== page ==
Whole-genome sequencing (WGS) is a comprehensive method for analyzing entire genomes. Genomic information has been instrumental in identifying inherited disorders, characterizing the mutations that drive cancer progression, and tracking disease outbreaks. Rapidly dropping sequencing costs and the ability to produce large volumes of data with today’s sequencers make whole-genome sequencing a powerful tool for genomics research.
While this method is commonly associated with sequencing human genomes, the scalable, flexible nature of next-generation sequencing (NGS) technology makes it equally useful for sequencing any species, such as agriculturally important livestock, plants, or disease-related microbes.
Unlike focused approaches such as exome sequencing or targeted resequencing, which analyze a limited portion of the genome, whole-genome sequencing delivers a comprehensive view of the entire genome. It is ideal for discovery applications, such as identifying causative variants and novel genome assembly.
Whole-genome sequencing can detect single nucleotide variants, insertions/deletions, copy number changes, and large structural variants. Due to recent technological innovations, the latest genome sequencers can perform whole-genome sequencing more efficiently than ever.
Sequencing large genomes (> 5 Mb), such as human, plant, or animal genomes, can provide valuable information for disease research and population genetics.Learn More
Small genome sequencing (≤ 5 Mb) involves sequencing the entire genome of a bacterium, virus, or other microbe. Without requiring bacterial culture, researchers can sequence thousands of small organisms in parallel using NGS.Learn More
De novo sequencing refers to sequencing a novel genome where there is no reference sequence available. NGS enables fast, accurate characterization of any species.Learn More
Phased sequencing, or genome phasing, distinguishes between alleles on homologous chromosomes, resulting in whole-genome haplotypes. This information is often important for genetic disease studies.Learn More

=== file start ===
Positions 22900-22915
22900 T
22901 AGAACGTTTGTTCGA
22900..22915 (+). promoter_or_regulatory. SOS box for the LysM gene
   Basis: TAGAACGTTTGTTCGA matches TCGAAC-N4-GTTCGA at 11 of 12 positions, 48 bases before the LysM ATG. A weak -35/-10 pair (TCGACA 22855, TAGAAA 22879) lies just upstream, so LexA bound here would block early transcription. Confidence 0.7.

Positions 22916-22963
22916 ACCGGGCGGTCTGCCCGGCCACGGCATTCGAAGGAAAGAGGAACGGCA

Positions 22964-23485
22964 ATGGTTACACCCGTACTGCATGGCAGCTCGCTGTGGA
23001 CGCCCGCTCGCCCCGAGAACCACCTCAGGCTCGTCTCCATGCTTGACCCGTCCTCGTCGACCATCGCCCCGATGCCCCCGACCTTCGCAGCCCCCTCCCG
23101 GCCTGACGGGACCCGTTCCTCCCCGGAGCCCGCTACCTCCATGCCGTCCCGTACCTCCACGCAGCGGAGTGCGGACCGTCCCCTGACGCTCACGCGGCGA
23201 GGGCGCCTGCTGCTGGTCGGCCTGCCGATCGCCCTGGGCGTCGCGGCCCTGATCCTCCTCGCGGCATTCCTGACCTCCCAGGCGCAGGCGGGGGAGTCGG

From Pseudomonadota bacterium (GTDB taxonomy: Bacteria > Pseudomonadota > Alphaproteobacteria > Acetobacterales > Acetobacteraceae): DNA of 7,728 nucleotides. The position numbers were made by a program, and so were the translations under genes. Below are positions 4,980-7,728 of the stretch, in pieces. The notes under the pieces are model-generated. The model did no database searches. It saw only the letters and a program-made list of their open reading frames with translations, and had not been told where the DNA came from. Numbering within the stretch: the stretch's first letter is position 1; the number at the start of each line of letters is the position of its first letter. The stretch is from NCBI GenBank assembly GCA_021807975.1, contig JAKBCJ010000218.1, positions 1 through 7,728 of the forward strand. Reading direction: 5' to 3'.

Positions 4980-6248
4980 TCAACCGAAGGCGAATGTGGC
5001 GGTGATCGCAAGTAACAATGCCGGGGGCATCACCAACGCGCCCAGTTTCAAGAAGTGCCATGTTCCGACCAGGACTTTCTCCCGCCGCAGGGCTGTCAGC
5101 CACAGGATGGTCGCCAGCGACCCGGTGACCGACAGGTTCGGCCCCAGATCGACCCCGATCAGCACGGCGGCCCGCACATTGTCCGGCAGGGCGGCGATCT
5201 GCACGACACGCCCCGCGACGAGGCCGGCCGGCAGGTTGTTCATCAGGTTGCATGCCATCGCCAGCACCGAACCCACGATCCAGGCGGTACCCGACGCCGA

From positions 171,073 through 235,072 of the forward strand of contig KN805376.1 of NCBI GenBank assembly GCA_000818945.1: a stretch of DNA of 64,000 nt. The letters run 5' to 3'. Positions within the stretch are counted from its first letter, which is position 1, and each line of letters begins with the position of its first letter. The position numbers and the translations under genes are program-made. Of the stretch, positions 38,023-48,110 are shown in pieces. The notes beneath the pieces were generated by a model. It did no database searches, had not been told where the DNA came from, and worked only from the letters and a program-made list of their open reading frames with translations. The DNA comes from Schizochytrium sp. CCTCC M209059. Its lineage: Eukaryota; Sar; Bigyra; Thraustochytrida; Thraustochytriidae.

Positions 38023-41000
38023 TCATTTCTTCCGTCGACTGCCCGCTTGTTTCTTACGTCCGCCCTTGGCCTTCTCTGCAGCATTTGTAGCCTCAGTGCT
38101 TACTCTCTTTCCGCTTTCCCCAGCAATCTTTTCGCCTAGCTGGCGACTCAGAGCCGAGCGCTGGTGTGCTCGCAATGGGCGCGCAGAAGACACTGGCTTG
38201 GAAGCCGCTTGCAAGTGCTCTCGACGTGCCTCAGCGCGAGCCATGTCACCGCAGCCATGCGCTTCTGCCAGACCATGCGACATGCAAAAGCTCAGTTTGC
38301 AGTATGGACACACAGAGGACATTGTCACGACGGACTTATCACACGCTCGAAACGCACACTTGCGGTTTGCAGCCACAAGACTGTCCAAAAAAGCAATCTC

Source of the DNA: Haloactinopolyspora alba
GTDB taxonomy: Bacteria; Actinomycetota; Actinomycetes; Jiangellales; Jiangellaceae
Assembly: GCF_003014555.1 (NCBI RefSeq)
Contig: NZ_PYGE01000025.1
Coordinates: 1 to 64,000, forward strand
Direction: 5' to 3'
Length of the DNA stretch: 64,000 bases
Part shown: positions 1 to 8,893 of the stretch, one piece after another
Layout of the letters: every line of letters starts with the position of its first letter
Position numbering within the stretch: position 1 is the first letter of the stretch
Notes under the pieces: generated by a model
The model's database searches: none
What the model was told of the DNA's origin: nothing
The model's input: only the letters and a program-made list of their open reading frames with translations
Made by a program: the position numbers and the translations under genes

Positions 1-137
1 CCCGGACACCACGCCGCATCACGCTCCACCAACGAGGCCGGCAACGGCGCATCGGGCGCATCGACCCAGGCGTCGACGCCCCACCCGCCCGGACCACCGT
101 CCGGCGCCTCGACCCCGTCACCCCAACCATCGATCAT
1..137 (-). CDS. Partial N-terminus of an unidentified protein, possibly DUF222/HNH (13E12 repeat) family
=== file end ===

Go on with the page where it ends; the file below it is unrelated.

Researchers use WGS, RNA-Seq, epigenetics, proteomics, lipidomics, and metabolomics to identify potential drug targets for chronic diseases.Read Interview
Whole-genome sequencing enables researchers to examine nucleosome patterns and infer the gene expression status of cancer driver genes.Read Interview
Learn why Mark Bellgrove, PhD expects whole-genome sequencing to be the desired platform for ADHD studies and other complex disease research.Read Interview
Whole-genome sequencing of tumor samples provides a comprehensive view of the unique mutations in cancer tissue, informing analysis of oncogenes, tumor suppressors, and other risk factors. Learn more about cancer WGS.
Microbial whole-genome sequencing is important for generating accurate reference genomes, microbial identification, and other comparative genomic studies. Learn more about microbial WGS.
This method enables researchers to identify the organisms present in a given complex sample, analyze bacterial diversity, and detect microbial abundance in various environments. Learn more about shotgun metagenomics.
Whole-genome sequencing with NGS technology enables analysis of cell-free DNA fragments across the whole genome, which has proven advantages over other noninvasive prenatal testing (NIPT) methodologies. Learn more about NIPT.